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From:spameden Date:October 15 2012 9:17pm
Subject:Re: mysql logs query with indexes used to the slow-log and not
logging if there is index in reverse order
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Hi, I've just checked on MySQL-5.5.28

it acts absolutely same.

I need to use (priority,time) KEY instead of (time, priority) because query
results in better performance.

With first key used there is no need to sort at all, whilst if using latter:
mysql> *desc select * from send_sms_test FORCE INDEX (time_priority) where
time<=UNIX_TIMESTAMP(NOW()) order by priority limit 0,13;*
+----+-------------+---------------+-------+---------------+---------------+---------+------+-------+-----------------------------+
| id | select_type | table         | type  | possible_keys | key
| key_len | ref  | rows  | Extra                       |
+----+-------------+---------------+-------+---------------+---------------+---------+------+-------+-----------------------------+
|  1 | SIMPLE      | send_sms_test | range | time_priority | time_priority
| 8       | NULL | 73920 | Using where; *Using filesort* |
+----+-------------+---------------+-------+---------------+---------------+---------+------+-------+-----------------------------+
1 row in set (0.00 sec)

It uses filesort and results in a worser performance...

Any suggestions ? Should I submit a bug?

2012/10/16 spameden <spameden@stripped>

> Hi, list.
>
> Sorry for the long subject, but I'm really interested in solving this and
> need a help:
>
> I've got a table:
>
> mysql> show create table send_sms_test;
>
>
> +---------------+-------------------------------------------------------------------------------------------------------------------------------------------------------------------------------------------------------------------------------------------------------------------------------------------------------------------------------------------------------------------------------------------------------------------------------------------------------------------------------------------------------------------------------------------------------------------------------------------------------------------------------------------------------------------------------------------------------------------------------------------------------------------------------------------------------------------------------------------------------------------------------------------------------------------------------------------------------------------------------------------------------------------------------------------------------------------------------------------------------------------------------------------------------------------------------------------------------------------------------------------------------------------------------------------------------------------------------------------------------------------------------------------------------------------+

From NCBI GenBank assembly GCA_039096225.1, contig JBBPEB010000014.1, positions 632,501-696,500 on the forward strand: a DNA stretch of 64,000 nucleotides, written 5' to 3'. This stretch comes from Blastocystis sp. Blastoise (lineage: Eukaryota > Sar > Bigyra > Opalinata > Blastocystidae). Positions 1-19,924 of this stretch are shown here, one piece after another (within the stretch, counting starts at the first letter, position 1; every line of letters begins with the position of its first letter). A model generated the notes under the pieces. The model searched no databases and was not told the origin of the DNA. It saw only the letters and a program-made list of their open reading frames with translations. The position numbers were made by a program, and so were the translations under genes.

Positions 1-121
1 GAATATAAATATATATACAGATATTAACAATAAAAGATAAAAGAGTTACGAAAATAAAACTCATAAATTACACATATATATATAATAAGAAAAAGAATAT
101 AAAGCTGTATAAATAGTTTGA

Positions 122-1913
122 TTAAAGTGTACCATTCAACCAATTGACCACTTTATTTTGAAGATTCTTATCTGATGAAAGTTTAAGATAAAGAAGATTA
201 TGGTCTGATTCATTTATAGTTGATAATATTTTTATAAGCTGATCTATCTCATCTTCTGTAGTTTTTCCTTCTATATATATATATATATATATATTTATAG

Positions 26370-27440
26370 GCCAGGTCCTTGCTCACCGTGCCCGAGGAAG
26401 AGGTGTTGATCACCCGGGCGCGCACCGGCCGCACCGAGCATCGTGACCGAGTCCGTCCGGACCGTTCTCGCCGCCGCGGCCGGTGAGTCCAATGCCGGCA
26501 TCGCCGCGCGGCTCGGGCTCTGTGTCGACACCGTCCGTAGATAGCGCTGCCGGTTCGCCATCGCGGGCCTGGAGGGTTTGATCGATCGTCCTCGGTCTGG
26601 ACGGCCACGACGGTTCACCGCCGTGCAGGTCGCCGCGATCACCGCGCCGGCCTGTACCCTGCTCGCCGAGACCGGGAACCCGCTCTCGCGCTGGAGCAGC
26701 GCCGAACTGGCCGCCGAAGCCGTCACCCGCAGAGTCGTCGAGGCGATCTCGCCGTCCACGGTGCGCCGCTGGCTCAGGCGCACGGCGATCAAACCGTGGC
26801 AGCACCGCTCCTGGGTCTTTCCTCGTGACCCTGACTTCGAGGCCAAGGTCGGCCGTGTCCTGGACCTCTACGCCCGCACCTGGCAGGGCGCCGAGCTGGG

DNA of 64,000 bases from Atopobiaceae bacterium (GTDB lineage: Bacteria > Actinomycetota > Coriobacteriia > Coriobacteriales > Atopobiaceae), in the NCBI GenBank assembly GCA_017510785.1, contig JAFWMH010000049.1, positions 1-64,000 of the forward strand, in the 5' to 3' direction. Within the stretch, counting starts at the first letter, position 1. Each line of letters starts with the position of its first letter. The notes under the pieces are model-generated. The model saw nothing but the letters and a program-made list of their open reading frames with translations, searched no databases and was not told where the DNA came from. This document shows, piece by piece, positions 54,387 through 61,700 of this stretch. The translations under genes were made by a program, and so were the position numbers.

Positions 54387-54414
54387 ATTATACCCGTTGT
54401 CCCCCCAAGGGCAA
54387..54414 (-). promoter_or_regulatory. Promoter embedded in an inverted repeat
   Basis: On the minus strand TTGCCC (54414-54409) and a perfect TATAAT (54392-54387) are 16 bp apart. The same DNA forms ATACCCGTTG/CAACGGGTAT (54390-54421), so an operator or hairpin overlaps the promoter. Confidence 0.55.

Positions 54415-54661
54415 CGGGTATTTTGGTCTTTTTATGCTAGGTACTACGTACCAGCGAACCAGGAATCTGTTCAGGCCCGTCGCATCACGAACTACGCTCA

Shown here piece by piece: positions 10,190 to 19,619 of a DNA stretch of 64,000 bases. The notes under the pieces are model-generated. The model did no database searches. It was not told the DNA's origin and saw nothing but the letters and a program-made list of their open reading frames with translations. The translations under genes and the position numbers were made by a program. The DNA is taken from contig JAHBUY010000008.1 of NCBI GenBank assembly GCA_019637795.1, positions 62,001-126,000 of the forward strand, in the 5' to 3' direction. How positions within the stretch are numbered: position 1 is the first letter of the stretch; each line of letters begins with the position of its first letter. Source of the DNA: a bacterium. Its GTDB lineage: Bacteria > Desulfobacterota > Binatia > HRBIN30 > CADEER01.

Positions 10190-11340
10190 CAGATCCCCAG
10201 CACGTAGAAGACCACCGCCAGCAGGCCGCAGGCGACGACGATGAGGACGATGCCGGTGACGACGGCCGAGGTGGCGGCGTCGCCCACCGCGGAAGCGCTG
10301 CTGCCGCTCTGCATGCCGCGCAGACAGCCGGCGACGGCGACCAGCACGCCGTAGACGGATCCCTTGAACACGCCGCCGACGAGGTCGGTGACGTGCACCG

> | Table         | Create
> Table
> |
>
>
> +---------------+-------------------------------------------------------------------------------------------------------------------------------------------------------------------------------------------------------------------------------------------------------------------------------------------------------------------------------------------------------------------------------------------------------------------------------------------------------------------------------------------------------------------------------------------------------------------------------------------------------------------------------------------------------------------------------------------------------------------------------------------------------------------------------------------------------------------------------------------------------------------------------------------------------------------------------------------------------------------------------------------------------------------------------------------------------------------------------------------------------------------------------------------------------------------------------------------------------------------------------------------------------------------------------------------------------------------------------------------------------------------------------------------------------------------+
> | send_sms_test | CREATE TABLE `send_sms_test` (
>   `sql_id` bigint(20) NOT NULL AUTO_INCREMENT,
>   `momt` enum('MO','MT') DEFAULT NULL,
>   `sender` varchar(20) DEFAULT NULL,
>   `receiver` varchar(20) DEFAULT NULL,
>   `udhdata` blob,
>   `msgdata` text,
>   `time` bigint(20) NOT NULL,
>   `smsc_id` varchar(255) DEFAULT 'main',
>   `service` varchar(255) DEFAULT NULL,
>   `account` varchar(255) DEFAULT NULL,
>   `id` bigint(20) DEFAULT NULL,
>   `sms_type` tinyint(1) DEFAULT '2',
>   `mclass` bigint(20) DEFAULT NULL,
>   `mwi` bigint(20) DEFAULT NULL,
>   `coding` bigint(20) DEFAULT NULL,
>   `compress` bigint(20) DEFAULT NULL,